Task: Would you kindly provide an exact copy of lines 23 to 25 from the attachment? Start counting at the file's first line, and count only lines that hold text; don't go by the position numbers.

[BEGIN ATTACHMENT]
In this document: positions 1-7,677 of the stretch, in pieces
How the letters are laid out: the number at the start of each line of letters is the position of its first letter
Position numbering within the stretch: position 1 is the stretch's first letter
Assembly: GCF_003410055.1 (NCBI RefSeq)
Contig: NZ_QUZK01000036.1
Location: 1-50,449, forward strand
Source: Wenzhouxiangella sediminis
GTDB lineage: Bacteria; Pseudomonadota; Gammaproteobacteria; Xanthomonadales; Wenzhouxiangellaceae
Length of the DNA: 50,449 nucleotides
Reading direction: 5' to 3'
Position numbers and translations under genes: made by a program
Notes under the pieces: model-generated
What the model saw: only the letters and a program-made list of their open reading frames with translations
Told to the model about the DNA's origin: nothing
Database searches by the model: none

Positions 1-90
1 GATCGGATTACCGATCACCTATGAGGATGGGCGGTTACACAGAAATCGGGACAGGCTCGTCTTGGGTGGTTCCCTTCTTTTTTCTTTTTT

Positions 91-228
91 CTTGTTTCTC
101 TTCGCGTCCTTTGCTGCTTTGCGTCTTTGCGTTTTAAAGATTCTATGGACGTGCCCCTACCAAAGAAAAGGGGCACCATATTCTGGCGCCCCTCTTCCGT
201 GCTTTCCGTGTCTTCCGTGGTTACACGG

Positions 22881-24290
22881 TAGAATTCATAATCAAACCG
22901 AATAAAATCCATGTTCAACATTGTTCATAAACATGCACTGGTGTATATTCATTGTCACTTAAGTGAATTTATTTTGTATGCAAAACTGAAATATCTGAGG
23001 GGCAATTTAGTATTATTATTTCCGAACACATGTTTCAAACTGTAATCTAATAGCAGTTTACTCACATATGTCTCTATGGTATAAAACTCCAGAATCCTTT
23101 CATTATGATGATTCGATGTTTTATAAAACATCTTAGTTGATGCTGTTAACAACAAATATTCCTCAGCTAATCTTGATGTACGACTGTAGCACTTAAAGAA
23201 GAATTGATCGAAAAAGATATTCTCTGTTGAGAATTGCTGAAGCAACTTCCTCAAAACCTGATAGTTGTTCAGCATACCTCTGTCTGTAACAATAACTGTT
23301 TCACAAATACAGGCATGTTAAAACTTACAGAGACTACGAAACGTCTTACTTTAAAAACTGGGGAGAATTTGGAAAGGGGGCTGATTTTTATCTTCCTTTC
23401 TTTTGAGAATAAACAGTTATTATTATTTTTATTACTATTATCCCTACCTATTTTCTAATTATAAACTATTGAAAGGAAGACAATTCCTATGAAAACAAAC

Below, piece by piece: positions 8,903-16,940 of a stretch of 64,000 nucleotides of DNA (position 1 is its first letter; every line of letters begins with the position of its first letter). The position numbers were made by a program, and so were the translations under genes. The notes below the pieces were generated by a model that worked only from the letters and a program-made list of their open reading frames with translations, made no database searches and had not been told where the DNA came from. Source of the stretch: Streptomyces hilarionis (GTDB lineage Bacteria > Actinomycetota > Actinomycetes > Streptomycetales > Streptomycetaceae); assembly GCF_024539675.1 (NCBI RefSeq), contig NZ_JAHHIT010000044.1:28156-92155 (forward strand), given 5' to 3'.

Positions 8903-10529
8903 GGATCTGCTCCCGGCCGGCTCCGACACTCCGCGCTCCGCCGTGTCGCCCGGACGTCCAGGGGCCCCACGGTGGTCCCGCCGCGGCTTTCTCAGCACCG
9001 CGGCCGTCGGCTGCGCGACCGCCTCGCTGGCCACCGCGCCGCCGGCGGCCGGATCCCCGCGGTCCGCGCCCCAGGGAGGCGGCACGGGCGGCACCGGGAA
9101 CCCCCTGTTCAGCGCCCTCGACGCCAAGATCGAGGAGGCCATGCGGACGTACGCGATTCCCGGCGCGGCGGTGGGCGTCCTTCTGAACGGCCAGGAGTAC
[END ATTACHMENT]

22881 TAGAATTCATAATCAAACCG
22901 AATAAAATCCATGTTCAACATTGTTCATAAACATGCACTGGTGTATATTCATTGTCACTTAAGTGAATTTATTTTGTATGCAAAACTGAAATATCTGAGG
23001 GGCAATTTAGTATTATTATTTCCGAACACATGTTTCAAACTGTAATCTAATAGCAGTTTACTCACATATGTCTCTATGGTATAAAACTCCAGAATCCTTT